Avalara: When are mobile delivery app fees subject to Texas sales tax?







Getting takeout meant phoning a restaurant or placing an order in person. It then became possible to order online. Today, when available, delivery apps are making take-out sales easier for more and more restaurants. In fact, orders through delivery apps would be on track to overtake direct orders by the end of 2021.

COVID-19 has certainly accelerated the adoption of delivery apps, but usage of DoorDash, Grubhub, Uber Eats and similar platforms was on the rise even before restaurants had to suspend or limit in-person service. Mobile food delivery apps are now a huge industry worth over $150 billion worldwide, and they’re growing.

There are pros and cons for restaurants. On the plus side, delivery apps can help restaurants advertise and grow their customer base. Yet restaurants pay a premium for the services provided; commissions tend to range from 15% to 30%. According to McKinsey & Company, “a typical restaurant would need to significantly increase its total sales to maintain the same profit margin it enjoyed without delivery.” Meanwhile, the delivery platforms themselves are “struggling to make a profit”.

The restaurant-mobile app relationship can also complicate tax compliance.

When restaurants manage their own take-out sales, they are responsible for collecting payment and collecting, remitting and reporting applicable taxes. When a third party gets involved, it is not necessarily clear who is liable for the tax. Another frequently asked question is whether the fees charged by a restaurant delivery app are subject to sales tax.

Taxation rules vary by state, as always with sales tax, but some state laws do not yet specify the imposition of mobile delivery app fees. The more taxpayers seek to understand their responsibilities, the more governments are compelled to speak out on this issue. One of the latest states to do so is Texas, in a ruling letter requested by a mobile ordering and payment platform provider.


Texas Rules for Taxing Mobile Delivery App Fees

As the Texas Comptroller explained, the mobile delivery app accepts orders from customers on behalf of restaurants, collects payments from customers on behalf of restaurants, collects applicable taxes from customers, releases payments (minus fees) to restaurants on a weekly basis and uses a third party to process payments. It also charges restaurants the following fees:

  • Setup fee to cover initial setup and configuration

  • Service charge (percentage of weekly gross sales)

  • Credit card fees (percentage plus a fixed dollar amount per transaction)

  • Fees for optional offers for featured placement and other strategies to attract new customers

  • Optional “earn more” fees to entice customers to visit a restaurant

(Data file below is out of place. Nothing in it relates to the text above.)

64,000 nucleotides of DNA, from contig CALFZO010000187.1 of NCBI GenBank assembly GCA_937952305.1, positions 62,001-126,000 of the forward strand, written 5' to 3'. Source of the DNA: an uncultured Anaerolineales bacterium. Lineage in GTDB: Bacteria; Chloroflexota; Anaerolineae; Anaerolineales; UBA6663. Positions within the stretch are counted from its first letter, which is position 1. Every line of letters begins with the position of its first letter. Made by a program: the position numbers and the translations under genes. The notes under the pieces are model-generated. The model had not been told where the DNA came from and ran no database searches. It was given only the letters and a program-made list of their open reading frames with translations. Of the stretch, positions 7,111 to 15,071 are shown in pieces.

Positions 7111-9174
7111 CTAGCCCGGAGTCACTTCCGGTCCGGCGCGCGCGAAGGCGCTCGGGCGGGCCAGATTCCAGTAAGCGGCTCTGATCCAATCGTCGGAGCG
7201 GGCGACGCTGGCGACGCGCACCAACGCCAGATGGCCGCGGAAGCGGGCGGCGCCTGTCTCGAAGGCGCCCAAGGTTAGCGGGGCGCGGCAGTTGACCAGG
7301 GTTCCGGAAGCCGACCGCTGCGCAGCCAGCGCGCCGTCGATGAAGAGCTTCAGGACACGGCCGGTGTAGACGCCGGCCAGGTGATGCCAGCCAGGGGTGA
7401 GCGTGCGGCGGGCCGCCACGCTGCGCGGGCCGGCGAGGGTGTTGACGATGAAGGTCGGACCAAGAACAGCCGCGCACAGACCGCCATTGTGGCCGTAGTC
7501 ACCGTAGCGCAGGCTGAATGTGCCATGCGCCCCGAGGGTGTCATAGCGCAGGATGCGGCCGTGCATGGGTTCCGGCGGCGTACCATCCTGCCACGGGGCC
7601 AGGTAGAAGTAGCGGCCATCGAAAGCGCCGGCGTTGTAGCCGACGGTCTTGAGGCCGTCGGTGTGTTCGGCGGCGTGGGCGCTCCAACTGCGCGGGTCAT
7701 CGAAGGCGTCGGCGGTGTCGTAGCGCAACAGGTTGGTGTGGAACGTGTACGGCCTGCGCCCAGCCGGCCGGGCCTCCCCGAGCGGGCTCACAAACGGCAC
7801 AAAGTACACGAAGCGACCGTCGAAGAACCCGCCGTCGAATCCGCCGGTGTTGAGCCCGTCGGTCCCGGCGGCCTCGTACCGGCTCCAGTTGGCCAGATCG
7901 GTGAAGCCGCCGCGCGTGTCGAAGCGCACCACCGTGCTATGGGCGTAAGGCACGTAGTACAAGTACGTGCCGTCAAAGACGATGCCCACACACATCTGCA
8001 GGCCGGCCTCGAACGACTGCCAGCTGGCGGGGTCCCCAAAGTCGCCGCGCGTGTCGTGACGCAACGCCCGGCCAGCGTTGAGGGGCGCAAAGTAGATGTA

• Optional monthly subscription service separate from the fees charged for the mobile app

Each of the above fees should be considered separately for tax purposes. Accordingly, the mobile application provider asked the Texas Controller to decide whether each charge is an exempt charge for a non-taxable service or a taxable charge for a taxable data processing service.

According to Section 151.0035, data processing services include “word processing, data entry, data retrieval, data research, information compilation, payroll and business accounting data production. ‘business, and other computerized data and the storage or manipulation of information’. Rule 3.330(a)(1) further defines data processing services as “the processing of information for the purpose of compiling and producing records of transactions, maintaining information, and capturing and retrieving information “.

The controller ruled as follows:

  • The setup fee is a taxable data processing service fee.

  • Service fees are a taxable fee for a data processing service, but unlike other fees charged by the mobile app, service fees qualify for a 20% exemption for information services and data processing under Article 151.351. The mobile app is therefore responsible for collecting and remitting sales and use tax on 80% of service fees charged to restaurants.

  • Credit card charges are taxable data processing service charges. Although “settlement of an electronic payment transaction by an approved money transmitter” is excluded from the definition of data processing (Senate Bill 153, 2021), “settlement of an electronic payment transaction” does not include a marketplace provider’s fee – and the mobile delivery app is a marketplace provider. Therefore, mobile delivery application credit card charges are a taxable charge for data processing services. See Section 151.007(a)(2); Rule 3.330(d)(3).

  • Fees for optional offers are non-taxable service charges. This is similar to an advertising service, and advertising services are generally not taxable in Texas. Additionally, reward points provided through the mobile app are equivalent to gift certificates and sales of gift cards or gift certificates are not taxable.

  • The optional “earn more” fee is a fee for a non-taxable service.

  • The optional monthly subscription fee is a taxable data processing service fee (see section 151.0035).

Note that restaurants contracting with the delivery app are responsible for remitting the tax owed on the meals to the state.

Review our State-by-State Guide to Marketplace Facilitator Laws and our State-by-State Registration Requirements for Marketplace Sellers to learn more about how Marketplace Facilitator Obligations may affect your business.

Cover photo by Canva

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Avalara Inc. published this content on March 08, 2022 and is solely responsible for the information contained therein. Distributed by Public, unedited and unmodified, on March 08, 2022 15:22:03 UTC.

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Analyst Recommendations for AVALARA, INC.

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